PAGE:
We bid our last respects and said good bye to our friends. We did not plan to go to Ed's house to sit Shiva with the family. We knew Tyler wouldn't be able to maintain in that somber environment for long. He needed some fun and soon.


We stopped at the cemetery office to find out the location of Carrie's plot in the very large cemetery complex then we followed Baila and Ruth over to search for the grave stone. Along the way, I found a stone to leave behind. This is an Orthodox tradition...to leave a pebble on the grave each time you visited. I don't know the significance, but I suspect it is a visual reminder to the family of how many times their loved one has been visited and it's a token of love...more symbolically, I'm sure it has something to do with the eternity of stone and the soul. Something like that.


Finding Carrie's pretty pink granite marker didn't bring the expected flood of emotion for me. Instead, I just found myself happy to be there to say hello and remembering all the fun times we had with her when she was growing up. We had know her since the time she was a newborn. Her last days on earth were no longer the first memories to surface. Instead, I remembered one of our trips to Bermuda. (We used to go on vacation pretty often with Jeff, Beth and baby Carrie back in the day.) I remembered wearing my hair in a ponytail on the side of my head the same way Carrie was wearing her hair and walking with Beth behind her stroller as we shopped the streets of Hamilton.


A local woman approached us and admired the baby (really she was 2 years old and talking, but she was very tiny for her age) and then, looking right at me, she said "Your baby is adorable and she looks just like you!" Not knowing how to respond, I just said thank you. Beth and I laughed. Carrie and I did have the same color hair, so it was easy to see how the woman had made that mistake. It was such a thrill for me to be mistaken as a "Mother". At that time, I had recently stopped using birth control and we were waiting for nature to take it's course. I had no idea what the future held for me in that regard.


After spending a few minutes talking about Carrie with Tyler, placing our pebbles (Tyler went off and found one on his own to leave), and reading the headstones of Carrie's neighbors, at Tyler's request... I waved and said goodbye. Tyler grinned over at Carrie's headstone and said "Bye bye Carrie" and we made our way back to our cars. Tyler smiled up at me and said "Carrie was very nice, Mommy."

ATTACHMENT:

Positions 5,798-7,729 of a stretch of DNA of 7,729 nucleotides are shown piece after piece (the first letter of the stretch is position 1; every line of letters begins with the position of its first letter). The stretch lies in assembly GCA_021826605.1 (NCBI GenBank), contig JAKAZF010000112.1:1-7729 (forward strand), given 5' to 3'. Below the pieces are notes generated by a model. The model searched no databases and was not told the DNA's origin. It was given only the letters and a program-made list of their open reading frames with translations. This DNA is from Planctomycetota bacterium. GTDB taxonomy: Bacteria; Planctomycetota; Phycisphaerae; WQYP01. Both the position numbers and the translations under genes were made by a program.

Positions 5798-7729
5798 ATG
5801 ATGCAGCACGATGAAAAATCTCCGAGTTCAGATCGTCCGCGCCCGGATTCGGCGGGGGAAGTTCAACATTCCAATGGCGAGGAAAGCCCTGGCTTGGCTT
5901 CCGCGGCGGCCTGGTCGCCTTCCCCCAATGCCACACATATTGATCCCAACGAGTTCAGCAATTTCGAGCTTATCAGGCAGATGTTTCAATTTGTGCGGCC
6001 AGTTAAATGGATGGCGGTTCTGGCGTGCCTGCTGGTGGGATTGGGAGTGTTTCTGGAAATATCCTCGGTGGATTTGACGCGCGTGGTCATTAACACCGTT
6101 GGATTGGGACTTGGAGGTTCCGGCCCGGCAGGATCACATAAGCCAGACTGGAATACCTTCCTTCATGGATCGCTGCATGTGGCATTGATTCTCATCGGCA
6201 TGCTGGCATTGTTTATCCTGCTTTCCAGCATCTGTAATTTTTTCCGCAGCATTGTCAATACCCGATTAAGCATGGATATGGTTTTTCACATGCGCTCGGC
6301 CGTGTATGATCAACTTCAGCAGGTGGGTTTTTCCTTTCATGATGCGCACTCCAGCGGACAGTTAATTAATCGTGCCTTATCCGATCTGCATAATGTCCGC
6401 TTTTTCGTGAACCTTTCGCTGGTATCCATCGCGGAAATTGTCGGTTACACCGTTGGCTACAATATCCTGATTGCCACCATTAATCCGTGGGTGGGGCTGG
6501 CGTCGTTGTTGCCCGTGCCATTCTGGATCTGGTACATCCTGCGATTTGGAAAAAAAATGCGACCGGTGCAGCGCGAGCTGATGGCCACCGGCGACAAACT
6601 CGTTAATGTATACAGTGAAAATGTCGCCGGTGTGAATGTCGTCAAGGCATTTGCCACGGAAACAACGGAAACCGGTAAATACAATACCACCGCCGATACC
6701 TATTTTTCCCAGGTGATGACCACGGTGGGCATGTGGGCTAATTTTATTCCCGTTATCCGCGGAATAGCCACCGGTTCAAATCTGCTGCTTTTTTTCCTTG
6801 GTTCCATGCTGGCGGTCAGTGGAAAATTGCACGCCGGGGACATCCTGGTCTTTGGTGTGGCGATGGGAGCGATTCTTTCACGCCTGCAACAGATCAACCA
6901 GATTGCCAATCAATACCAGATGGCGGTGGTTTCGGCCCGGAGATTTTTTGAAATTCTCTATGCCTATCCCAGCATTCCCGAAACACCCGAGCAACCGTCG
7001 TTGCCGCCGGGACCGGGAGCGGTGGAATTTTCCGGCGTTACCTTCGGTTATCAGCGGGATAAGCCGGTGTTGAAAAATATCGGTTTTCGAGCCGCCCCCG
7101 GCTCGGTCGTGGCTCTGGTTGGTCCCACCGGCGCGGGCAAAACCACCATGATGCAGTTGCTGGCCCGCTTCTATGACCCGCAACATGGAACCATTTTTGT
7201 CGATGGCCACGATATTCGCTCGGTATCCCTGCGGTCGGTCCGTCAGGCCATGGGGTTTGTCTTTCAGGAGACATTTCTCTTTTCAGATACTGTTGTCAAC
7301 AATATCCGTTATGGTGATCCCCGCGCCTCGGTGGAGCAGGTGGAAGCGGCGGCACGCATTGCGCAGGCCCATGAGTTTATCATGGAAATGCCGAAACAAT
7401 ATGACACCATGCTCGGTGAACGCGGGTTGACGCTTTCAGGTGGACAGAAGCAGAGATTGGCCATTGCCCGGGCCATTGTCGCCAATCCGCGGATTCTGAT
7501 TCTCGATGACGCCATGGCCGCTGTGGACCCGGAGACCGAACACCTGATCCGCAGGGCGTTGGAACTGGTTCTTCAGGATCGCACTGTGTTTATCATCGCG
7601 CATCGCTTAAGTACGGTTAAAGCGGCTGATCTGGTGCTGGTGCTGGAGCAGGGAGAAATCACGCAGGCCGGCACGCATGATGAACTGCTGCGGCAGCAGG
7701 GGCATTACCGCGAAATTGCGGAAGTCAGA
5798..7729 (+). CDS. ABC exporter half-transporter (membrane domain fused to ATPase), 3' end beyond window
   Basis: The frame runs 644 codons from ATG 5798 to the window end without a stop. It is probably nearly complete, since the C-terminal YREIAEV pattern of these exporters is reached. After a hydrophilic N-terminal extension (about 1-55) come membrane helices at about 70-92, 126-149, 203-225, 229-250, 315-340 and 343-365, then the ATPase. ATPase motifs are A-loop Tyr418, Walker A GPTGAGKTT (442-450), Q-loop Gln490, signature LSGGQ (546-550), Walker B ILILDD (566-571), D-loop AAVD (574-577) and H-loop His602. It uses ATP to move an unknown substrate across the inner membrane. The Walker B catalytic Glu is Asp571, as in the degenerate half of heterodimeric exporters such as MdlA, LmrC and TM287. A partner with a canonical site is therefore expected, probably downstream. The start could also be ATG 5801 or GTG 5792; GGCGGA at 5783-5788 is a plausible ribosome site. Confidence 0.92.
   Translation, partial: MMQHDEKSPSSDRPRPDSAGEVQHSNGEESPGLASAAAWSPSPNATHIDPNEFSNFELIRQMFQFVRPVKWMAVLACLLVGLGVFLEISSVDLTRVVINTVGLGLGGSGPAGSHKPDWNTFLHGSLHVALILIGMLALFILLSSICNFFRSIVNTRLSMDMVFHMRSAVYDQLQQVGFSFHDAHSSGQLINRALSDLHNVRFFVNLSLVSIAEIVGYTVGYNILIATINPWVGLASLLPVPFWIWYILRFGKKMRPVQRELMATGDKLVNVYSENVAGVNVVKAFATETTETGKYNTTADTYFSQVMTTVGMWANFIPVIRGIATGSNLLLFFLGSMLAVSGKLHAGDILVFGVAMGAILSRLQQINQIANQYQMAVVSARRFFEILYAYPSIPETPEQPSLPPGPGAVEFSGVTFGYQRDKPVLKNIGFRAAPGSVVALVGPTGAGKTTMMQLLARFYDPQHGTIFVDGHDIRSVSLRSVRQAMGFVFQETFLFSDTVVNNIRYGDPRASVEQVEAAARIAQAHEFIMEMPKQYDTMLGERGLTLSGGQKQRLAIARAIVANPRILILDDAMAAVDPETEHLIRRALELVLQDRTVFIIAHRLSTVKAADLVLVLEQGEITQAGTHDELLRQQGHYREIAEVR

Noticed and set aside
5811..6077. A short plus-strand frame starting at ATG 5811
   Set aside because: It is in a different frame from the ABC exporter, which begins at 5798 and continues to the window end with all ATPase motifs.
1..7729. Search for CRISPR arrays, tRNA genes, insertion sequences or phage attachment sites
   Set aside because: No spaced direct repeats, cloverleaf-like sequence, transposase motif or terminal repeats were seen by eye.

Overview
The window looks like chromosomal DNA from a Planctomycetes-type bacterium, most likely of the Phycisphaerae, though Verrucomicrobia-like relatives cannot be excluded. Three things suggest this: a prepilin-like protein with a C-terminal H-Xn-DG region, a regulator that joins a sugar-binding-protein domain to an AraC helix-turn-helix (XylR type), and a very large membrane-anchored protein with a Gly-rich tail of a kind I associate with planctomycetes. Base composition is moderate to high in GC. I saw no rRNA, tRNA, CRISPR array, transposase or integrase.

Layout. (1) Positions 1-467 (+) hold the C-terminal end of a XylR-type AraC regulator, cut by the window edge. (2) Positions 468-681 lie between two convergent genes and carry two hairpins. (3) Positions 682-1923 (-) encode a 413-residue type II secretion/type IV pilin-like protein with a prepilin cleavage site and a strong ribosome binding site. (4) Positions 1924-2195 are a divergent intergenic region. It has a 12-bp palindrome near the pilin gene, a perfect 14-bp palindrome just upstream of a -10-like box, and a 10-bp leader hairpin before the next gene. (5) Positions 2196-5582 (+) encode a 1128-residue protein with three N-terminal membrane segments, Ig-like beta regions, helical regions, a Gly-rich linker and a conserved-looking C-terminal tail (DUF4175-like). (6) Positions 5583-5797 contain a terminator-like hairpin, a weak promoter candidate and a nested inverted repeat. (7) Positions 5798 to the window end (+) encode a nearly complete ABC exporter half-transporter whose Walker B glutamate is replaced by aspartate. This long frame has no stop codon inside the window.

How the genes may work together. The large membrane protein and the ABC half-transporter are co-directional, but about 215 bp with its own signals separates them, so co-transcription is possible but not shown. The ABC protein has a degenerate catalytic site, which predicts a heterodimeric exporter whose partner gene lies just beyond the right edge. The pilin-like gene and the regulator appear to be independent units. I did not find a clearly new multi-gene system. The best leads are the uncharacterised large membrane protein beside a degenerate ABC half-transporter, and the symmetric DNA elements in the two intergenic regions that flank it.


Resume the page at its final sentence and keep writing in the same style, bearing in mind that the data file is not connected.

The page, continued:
Yes she was, son. Yes she was.



Moe plays with Carrie during her final stay in the hospital. I miss them both.


Back in 1998, when Carrie went into the hospital for a bone marrow transplant (a last ditch effort to arrest the disease that was slowly ending her life), Beth asked me if I could create something on the internet for Carrie. A way for Jeff and Beth to keep Carrie's many many friends and family up to date on her progress. I was happy to be able to do something to help the family at that trying time.


The result was a sort of online journal (rather like a blog) where I posted daily emailed updates from Beth on Carrie's progress, pictures, helpful links and artwork just for Carrie to look at (her parents had a laptop computer at the hospital with them). Carrie asked for pink and purple with hearts...so I gave that to her in joyful abundance.


After Carrie lost her fight to complications from the transplant, Jeff and Beth decided to keep the website up as a memorial to their daughter's final battle and as a resource to other parents who are going through similar medical struggles with their own children. Beth has received countless emails from grateful and appreciative readers over the years. Carrie really was an inspiration to us all.


Here is a link to Carrie's Adventure, and below is one of the few postings I did in my own words (start at the bottom of the table of contents if you want to read her journey from the beginning):


Day 273 - post transplant:

An update from Auntie Becky (a.k.a. the webmistress) -


"Red is a very lucky color," Beth said to me as I approached Carrie's bedside yesterday, wearing red velvet.  Carrie reached out her hand in a small wave and nodded yes when I asked her if Mommy was taking good care of her.  The room looked so cheerful as I looked around at all the cards, pictures and artwork from so many of Carrie's friends and family.  With her breathing tube preventing her from speaking, she answered my questions with a careful nod for yes, or a shake for no.   She rested relatively comfortably in her little nest of pillows and blankets in the center of the bed, watching her favorite shows on the television suspended up on the wall.


After our little chat, I blew her kisses as we left the room.  She had so many visitors yesterday!  Aunties, Uncles, Grandparents and friends came to tell her we all love her so very much.


So today, here is a little prayer and some red (I think Carrie won't mind that it clashes with her favorite pink and purple color scheme) in the hopes that we can send love and luck their way.  Carrie needs all our prayers tonight. 


As Jeff said over the phone just moments ago, it seems our little Carrie is slipping away; but miracles can and do happen.  The doctors have given a rather grim prognosis and they seem to think it is only a matter of hours before Carrie will be gone.


We were happy to spend some time with Carrie yesterday.  She was awake and alert, but seems so weary from her long fight.  Hope is still with me as I write this tonight, and I pray for the miracle Carrie so desperately needs.  As Jeff and Beth continue their bedside vigil, we will continue ours here at home sending only good thoughts and wishes.